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The only organization advocating for cabin owners on Mt Hood National Forest Land.
HomeIs Cabin Ownership Right for you?

Is Buying and Owning a Cabin on National Forest Land Right for YOU?


Will a recreation residence (the US Forest service term for cabins on National Forest Lands) be the right fit for you?  Cabin owners like owning a recreation cabin on National Freost System lands because of the scenic setting, the rich history and sense of tradition, and because they appreciate the standards and regulations regarding the use and maintenance of the cabins and lots.  But this program isn't for everyone.  Before you buy you should know and understand the many regulations placed by the US Forest Service for owning and maintaining a cabin on National Forest Lands.

Familarize yourself with the documents explaining what it's like owning a cabin on Forest Service Land.  We have placed links here for your reading enjoyment!

Yes, there are many regulations and sometimes it can be hard "owning" something but you have to ask a government agency if it's ok to paint your cabin or repair your deck, but if you ask most cabin owners - they wouldn't trade in their little slice of heaven for anything!

Note that "For Sale" signs are not allowed on National Lands so if you are scouting on your own - it may be difficult to know what cabins are for sale.  For Sale signs can be placed in the windows but that can be difficult to see from the roads.  Working with a reputable realty agency that is familar with the regulations of purchasing a Forest Service cabin is highly recommended!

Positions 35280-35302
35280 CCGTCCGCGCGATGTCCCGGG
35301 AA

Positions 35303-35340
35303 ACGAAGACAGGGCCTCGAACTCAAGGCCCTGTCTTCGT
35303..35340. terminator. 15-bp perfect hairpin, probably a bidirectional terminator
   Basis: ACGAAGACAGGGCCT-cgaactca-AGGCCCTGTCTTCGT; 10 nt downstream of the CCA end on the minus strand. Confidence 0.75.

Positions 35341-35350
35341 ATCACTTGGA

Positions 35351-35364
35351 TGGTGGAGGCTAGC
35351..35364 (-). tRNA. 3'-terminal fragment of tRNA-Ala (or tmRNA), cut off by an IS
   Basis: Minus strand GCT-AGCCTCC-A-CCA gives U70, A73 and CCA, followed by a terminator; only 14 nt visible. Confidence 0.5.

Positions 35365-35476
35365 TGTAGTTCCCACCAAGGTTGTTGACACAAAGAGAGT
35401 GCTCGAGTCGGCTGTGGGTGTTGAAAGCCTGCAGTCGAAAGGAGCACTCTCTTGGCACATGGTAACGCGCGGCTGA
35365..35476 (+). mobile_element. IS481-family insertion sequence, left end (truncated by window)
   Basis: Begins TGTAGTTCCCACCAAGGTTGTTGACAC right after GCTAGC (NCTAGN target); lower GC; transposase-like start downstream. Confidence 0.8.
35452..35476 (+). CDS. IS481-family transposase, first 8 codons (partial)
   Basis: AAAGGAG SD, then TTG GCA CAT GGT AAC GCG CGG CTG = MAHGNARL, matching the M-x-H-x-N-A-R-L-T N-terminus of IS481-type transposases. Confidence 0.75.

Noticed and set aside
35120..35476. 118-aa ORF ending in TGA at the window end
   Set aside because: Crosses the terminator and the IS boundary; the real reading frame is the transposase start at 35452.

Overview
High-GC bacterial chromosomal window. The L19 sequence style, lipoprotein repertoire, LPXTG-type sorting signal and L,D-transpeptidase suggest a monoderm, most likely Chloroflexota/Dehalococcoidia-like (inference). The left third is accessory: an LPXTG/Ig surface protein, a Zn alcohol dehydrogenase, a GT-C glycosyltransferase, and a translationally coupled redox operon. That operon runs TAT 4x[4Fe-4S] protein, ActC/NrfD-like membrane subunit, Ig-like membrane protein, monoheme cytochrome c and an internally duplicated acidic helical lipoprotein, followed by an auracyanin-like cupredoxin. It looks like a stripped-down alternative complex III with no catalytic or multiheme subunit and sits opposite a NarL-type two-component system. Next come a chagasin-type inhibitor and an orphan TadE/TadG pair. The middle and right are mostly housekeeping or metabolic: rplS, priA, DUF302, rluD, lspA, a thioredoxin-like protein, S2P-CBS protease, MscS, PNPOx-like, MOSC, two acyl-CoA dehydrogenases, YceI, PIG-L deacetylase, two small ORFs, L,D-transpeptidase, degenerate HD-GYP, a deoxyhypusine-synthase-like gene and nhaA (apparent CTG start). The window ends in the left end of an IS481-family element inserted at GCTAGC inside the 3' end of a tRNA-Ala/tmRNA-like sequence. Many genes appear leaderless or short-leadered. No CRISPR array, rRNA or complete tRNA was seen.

Probably one of the most important things to understand about owning a cabin on national land is that you can not make money off of the governement, therefore you cannot use a cabin as a vacation rental and rent on such sites as Airbnb, VRBO, Vacasa etc.  There are very strict rules about renting out a cabin - select the document below to learn more.  



Owning a Forest Service Cabin

Note that there are now 4 tracts that have historical designation (this article states 3)

Historic Tracts: Mile Bridge, Still Creek, Flag Mountain and Zigzag Ski Club